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Burnettown officer grew up in police family

Posted: July 23, 2014 - 8:57am
Mark Warchol is a part-time officer with the Burnettown Police Department. Warchol, 30, left the North Augusta Department of Public Safety for a job with Bridgestone. photographed with his patrol car in Burnettown Wednesday afternoon July 9, 2014.            MICHAEL HOLAHAN /STAFF
MICHAEL HOLAHAN /STAFF
Mark Warchol is a part-time officer with the Burnettown Police Department. Warchol, 30, left the North Augusta Department of Public Safety for a job with Bridgestone. photographed with his patrol car in Burnettown Wednesday afternoon July 9, 2014.

Mark Warchol can’t give up his police uniform just yet.

“It’s where my heart’s at, unfortunately,” the part-time Burnettown officer said. “When you get away from it, it drives you insane.”

The 30-year-old is adjusting to being a part-time officer after leaving the North Au­gus­ta Department of Public Safety for a full-time job at Bridgestone earlier this year.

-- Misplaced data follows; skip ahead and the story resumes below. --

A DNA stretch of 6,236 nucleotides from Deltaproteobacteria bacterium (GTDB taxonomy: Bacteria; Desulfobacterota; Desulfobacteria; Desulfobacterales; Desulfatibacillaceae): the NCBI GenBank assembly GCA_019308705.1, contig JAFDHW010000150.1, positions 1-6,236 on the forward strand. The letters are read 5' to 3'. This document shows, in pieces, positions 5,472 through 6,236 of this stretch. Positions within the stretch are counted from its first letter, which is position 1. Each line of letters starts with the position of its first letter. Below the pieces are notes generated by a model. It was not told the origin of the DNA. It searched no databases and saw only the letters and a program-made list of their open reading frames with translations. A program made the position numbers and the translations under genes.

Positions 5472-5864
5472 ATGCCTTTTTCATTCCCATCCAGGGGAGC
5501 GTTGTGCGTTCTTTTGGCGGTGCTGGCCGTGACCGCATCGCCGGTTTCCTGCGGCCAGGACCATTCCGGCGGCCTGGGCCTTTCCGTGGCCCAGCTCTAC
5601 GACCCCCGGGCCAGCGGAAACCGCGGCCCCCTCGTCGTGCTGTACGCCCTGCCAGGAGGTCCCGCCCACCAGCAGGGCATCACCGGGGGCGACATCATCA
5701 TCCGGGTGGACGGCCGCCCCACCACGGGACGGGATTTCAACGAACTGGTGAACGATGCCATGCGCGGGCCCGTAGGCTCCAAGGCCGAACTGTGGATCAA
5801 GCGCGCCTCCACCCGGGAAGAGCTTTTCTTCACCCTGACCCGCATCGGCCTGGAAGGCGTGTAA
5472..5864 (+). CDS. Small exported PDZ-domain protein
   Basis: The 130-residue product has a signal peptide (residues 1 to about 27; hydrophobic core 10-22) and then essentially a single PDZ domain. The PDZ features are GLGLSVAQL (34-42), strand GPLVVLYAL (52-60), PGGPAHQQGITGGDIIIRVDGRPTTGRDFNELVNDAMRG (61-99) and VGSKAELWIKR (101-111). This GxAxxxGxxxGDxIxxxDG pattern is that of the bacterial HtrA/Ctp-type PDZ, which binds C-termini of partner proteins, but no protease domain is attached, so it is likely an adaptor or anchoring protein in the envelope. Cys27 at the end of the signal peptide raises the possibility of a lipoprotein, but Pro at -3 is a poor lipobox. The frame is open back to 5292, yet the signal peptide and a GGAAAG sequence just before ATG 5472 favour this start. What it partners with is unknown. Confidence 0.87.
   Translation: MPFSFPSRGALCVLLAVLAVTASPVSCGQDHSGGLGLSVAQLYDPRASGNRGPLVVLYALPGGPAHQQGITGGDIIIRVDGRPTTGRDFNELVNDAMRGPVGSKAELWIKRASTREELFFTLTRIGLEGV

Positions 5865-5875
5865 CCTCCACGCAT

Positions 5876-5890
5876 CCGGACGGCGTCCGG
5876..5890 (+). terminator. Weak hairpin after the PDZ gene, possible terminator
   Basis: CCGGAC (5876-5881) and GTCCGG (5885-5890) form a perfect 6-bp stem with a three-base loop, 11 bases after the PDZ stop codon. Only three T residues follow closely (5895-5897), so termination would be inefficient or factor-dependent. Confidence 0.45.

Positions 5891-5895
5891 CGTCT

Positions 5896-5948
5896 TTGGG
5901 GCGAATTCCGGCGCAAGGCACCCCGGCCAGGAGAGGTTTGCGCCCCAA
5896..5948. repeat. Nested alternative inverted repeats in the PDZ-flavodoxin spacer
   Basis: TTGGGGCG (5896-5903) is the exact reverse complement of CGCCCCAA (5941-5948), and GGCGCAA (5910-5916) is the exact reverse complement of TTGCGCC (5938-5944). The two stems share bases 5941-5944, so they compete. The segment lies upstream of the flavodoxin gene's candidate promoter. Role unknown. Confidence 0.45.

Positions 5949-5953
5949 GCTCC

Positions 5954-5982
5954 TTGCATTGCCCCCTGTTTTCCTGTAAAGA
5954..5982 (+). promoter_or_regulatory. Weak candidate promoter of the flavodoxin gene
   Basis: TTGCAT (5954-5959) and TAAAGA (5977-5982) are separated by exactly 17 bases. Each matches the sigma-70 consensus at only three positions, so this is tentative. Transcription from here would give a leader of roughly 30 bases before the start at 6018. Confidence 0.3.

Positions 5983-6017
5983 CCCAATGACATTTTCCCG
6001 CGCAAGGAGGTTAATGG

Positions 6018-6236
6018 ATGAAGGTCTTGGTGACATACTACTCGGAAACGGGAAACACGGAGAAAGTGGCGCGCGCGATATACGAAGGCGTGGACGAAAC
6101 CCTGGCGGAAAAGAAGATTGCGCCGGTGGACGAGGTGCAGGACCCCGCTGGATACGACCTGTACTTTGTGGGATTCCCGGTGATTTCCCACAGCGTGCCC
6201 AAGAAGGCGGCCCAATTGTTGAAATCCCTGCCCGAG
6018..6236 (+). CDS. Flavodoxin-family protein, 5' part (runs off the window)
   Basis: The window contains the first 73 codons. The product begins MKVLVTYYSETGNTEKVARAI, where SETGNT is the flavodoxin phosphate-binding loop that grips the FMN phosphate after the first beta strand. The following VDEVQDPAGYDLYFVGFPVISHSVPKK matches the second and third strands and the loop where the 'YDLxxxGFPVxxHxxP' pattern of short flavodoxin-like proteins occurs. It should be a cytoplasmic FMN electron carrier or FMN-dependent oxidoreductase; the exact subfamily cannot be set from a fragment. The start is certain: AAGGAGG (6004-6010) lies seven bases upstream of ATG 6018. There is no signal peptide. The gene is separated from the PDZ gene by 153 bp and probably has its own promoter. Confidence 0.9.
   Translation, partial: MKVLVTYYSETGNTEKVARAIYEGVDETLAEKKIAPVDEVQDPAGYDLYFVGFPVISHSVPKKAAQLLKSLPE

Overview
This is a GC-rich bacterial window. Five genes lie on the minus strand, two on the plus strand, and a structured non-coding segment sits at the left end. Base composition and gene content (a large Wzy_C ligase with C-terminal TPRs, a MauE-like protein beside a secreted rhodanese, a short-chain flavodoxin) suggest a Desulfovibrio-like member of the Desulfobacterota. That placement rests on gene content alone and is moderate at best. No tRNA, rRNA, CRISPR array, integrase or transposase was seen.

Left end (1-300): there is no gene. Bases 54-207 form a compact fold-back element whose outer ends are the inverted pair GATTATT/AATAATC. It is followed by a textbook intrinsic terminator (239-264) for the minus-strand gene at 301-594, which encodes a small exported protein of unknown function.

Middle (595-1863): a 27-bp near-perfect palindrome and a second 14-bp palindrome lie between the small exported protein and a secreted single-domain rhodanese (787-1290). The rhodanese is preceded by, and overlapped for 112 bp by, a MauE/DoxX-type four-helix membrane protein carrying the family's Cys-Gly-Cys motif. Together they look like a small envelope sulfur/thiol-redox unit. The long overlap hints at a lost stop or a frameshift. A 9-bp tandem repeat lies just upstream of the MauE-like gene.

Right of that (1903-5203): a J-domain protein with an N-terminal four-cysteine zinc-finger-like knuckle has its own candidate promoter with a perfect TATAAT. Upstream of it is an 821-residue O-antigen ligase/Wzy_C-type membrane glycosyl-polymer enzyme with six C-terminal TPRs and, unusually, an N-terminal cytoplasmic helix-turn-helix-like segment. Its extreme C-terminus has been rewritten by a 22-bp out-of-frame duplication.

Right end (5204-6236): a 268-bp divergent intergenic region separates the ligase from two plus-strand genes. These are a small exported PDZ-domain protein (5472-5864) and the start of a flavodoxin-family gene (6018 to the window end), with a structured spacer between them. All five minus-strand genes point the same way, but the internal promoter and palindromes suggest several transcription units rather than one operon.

Warchol grew up in a police family, looking up at the shiny badge of his father, Frank, who worked at the Aiken County Sheriff’s Office and North Augusta Pub­lic Safety.

His future became clear as he rode in the cruiser with his dad and his dad’s friends.

In 2004, Warchol took his first step in his father’s footsteps as a firefighter for North Augusta before
becoming an Aiken County sheriff’s deputy.

“He tried for a time to talk me out of it,” Warchol said of his father. “There’s no money in it and it’s a dangerous profession, but he knows where my heart is.”

He said he enjoys helping the community where he was raised.

“When your friends are being shot and shot at, it becomes about your family,” Warchol said of his decision to change careers. “I don’t want my wife to be without her husband, but it’s rough. It’s hard not to do this every day.”

The Bridgestone job comes with higher pay and a safer environment. He took a part-time job with Bur­nettown, where Police Chief David Paul Smith had to let 10 officers go and was down to one full-time officer.

Now he’s adjusting to a different kind of police work in a much smaller, non-
24-hour force. Warchol said the department’s size makes it tougher to fully investigate crimes there – mostly drugs – than at his previous stops.

Smith said Warchol is an accomplished officer who has “real street smarts” and is dedicated to his job.

“If you find someone who has that, you have to hold on to them,” Smith said.

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